Take Auto ISO. It’s been in cameras for years. Isn’t it time to give it a chance to shine?
DSLRs became much more affordable around 2009, and many people began taking pictures at that time. These freshly-minted beginners mostly used automatic settings, although the more adventurous of them also studied time, ISO, and aperture and soon started picking camera modes based on the situation. The snobbier among them used manual mode only and saw automated settings as something inferior. Maybe they were right. But are they right today?
Once you’ve mastered basic technical concepts like the exposure triangle, time, ISO, and aperture, you’re probably not going to be using the full (green) automatic mode—or even the P mode where you can set the ISO, white balance, and flash. But there’s no need to go straight to manual mode, because today’s cameras are sophisticated and powerful enough that the difference in output for different ISO values does not play as important a role as it once did.
Anyone reading this who started out in photography ten years ago will know exactly what I’m hinting at. In that era, if you were taking decent pictures at ISO 1600, then you had an exceptionally good camera. But today, 1600 is standard. And the difference between ISO 100 and ISO 1600 is minor today.
The Advantages of Auto ISO
Cameras have offered Auto ISO for quite some time now, but many photographers overlook and ignore it. However, there’s no good reason for that anymore! Auto ISO brings you both convenience and a better chance at a sharp picture. Let’s take a look at how it works, how to use it properly, and what settings to use.
With Auto ISO, you set a maximum time, and Auto ISO finds the most acceptable solution for you—the lowest workable ISO for the given exposure time. Naturally it also tries to keep from exceeding your maximum time.
But How Do I Set the Exposure Time?
The first question you’ll have is—what should I base the maximum time on? You have several options here, and in order to pick the right one, you’ll need to ask yourself a couple of questions.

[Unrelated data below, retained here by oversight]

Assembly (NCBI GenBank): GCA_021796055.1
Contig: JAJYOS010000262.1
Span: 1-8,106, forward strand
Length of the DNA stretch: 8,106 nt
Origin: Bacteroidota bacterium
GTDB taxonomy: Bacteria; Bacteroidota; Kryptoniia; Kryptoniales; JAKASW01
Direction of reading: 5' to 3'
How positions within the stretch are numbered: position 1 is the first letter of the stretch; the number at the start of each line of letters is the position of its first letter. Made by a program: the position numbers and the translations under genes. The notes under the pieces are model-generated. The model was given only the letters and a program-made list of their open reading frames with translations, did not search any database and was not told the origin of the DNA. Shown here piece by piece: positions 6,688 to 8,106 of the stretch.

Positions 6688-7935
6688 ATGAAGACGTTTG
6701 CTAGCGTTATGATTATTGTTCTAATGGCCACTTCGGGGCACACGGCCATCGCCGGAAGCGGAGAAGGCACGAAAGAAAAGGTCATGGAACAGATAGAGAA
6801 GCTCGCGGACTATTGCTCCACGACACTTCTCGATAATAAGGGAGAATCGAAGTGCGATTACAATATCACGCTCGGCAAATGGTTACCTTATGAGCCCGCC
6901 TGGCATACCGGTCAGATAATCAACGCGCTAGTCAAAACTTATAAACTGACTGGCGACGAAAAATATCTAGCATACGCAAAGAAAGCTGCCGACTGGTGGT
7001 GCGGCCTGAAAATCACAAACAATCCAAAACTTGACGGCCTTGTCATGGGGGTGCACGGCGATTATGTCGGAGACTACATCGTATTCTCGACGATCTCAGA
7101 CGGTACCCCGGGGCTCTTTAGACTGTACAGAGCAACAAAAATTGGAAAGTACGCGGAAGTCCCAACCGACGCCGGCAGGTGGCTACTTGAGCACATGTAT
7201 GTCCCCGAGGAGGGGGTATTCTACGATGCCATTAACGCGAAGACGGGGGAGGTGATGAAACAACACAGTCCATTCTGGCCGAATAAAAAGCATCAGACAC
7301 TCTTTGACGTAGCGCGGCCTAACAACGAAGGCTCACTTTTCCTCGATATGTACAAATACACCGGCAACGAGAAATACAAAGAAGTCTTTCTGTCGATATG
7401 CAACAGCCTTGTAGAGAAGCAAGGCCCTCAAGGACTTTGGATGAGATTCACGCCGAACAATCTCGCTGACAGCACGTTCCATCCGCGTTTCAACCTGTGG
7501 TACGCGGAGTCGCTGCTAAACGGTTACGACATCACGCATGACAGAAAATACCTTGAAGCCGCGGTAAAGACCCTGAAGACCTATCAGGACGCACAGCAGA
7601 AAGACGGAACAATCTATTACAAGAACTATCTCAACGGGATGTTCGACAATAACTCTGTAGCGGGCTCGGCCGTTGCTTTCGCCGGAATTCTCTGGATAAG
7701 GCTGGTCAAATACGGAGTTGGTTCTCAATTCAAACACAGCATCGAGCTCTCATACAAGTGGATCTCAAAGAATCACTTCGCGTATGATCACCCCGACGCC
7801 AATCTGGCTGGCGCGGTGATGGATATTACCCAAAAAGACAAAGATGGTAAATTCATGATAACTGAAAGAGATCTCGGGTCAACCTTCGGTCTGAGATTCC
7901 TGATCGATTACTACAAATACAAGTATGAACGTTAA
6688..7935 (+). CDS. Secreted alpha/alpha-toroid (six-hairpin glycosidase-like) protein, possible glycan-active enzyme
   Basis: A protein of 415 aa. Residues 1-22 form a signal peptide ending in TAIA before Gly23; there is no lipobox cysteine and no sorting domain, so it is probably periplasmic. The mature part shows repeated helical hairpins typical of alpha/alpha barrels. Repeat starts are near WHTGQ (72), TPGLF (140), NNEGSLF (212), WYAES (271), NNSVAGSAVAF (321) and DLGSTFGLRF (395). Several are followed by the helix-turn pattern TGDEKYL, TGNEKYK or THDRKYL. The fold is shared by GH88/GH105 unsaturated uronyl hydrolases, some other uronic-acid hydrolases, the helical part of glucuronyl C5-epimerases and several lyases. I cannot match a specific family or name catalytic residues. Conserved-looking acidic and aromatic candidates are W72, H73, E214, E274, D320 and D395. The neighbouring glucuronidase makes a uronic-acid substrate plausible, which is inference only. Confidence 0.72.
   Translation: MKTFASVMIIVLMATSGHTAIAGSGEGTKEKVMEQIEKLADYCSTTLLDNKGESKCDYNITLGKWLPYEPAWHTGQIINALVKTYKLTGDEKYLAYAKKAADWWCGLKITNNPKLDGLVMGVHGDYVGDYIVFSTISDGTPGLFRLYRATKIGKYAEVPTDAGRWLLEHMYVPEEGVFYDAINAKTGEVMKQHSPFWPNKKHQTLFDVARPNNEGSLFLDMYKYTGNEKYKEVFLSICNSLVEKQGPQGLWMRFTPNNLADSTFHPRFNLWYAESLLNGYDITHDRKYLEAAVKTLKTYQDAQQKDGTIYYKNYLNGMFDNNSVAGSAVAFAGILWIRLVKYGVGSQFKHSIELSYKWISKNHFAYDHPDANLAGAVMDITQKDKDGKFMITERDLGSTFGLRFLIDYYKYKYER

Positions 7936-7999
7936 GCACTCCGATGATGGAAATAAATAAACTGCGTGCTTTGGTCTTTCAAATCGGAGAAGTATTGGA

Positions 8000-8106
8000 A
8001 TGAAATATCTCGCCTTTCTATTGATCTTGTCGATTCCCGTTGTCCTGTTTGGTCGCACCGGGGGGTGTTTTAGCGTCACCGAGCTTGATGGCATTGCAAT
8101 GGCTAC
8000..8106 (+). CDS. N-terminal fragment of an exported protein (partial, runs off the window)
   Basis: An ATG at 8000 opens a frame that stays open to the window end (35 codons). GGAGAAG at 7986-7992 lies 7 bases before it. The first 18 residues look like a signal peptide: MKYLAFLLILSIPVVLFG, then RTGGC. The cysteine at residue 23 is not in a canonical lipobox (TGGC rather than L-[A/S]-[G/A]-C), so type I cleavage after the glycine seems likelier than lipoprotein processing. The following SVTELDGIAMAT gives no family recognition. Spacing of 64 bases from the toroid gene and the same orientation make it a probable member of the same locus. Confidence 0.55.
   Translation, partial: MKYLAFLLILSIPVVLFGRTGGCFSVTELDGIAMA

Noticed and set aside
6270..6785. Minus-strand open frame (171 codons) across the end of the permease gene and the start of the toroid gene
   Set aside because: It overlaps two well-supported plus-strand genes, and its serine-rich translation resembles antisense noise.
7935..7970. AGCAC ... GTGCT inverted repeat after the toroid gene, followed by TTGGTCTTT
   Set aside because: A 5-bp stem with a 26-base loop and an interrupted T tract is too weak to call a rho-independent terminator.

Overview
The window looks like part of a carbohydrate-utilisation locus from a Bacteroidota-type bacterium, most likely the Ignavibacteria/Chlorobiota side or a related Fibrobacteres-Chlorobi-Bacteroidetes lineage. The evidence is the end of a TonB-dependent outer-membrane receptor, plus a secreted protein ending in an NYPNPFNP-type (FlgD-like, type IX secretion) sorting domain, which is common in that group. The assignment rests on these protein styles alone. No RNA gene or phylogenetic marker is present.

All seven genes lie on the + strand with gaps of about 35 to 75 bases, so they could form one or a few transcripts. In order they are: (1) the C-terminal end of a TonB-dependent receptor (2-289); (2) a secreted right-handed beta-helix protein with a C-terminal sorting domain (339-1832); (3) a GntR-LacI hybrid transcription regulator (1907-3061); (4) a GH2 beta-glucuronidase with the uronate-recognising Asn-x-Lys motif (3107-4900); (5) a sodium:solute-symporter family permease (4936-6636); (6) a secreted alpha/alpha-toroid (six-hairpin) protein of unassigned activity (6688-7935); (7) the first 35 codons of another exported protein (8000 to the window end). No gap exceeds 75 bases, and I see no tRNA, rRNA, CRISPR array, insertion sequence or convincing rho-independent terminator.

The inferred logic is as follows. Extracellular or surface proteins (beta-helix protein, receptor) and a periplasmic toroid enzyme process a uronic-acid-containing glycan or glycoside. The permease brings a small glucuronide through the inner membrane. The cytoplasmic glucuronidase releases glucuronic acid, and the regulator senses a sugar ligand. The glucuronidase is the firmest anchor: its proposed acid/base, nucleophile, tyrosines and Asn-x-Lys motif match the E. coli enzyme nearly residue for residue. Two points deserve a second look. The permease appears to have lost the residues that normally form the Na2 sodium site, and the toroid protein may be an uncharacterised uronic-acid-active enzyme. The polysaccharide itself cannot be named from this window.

First: what are you photographing? If it’s people in motion, then a maximum time of 1/160 s will work fine. But if you’re photographing sports, then you don’t want an exposure longer than 1/400 s.
The second thing you should think about is what lens you’re using. If you have a lens with a transfocator (a zoom lens) and its focal length is 200 mm at the long end, then your maximum time shouldn’t be above 1/200 s. If you have a fixed 35 lens on your camera, then it shouldn’t exceed 1/30 s.
With steady hands, you can take a sharp picture with an exposure time that’s the inverse of the lens’s focal length. For example for 200 mm, set a maximum of 1/200 s, for 400 mm set 1/400 s, and for 50 mm set 1/50 s.
The maximum ISO value is another important factor. Each photographer should set this value based on their own consideration and their camera’s possibilities, and if appropriate based on what’s being photographed.
One photographer’s unusably noisy photo may be another’s still-usable output. So before turning on this function, make sure to explore the limits of your equipment. But remember that with different lenses and lens speeds, these limits change. That influences not only your depth of field, but also your exposure time and thus your ISO value.
Switch to Aperture Mode
The Auto ISO function is best combined with the “A” aperture priority mode. You regulate depth of field with the aperture, and the camera calculates the best exposure combination on its own. Only within the boundaries that you have set, of course.
It’s good to test these values before you take any pictures that are important to you. This will make your photography work quicker, nimbler, and more efficient.
A Small Complication
But everything has its pluses and minuses. Here the minus lies in exposure metering—or more precisely, in the trouble of setting it up.
If you’ve already used Aperture Priority in the past, then you’ll know what I mean. Based on my experience, I’d recommend choosing point measurement and having the focus point (and here the metering point as well) on the object that you’re photographing. Check the picture and if needed fine-tune the exposure for future pictures by changing the EV value—go plus or minus depending on whether you want to raise or lower the exposure on future pictures.
Auto ISO Is Your Friend
Don’t throw every automated system on your camera out the window before you even try to make it work to your benefit. Modern cameras have brought progress, so why not try to harness that progress? And thanks to today’s excellent sensors, automatic ISO is a prime example of this.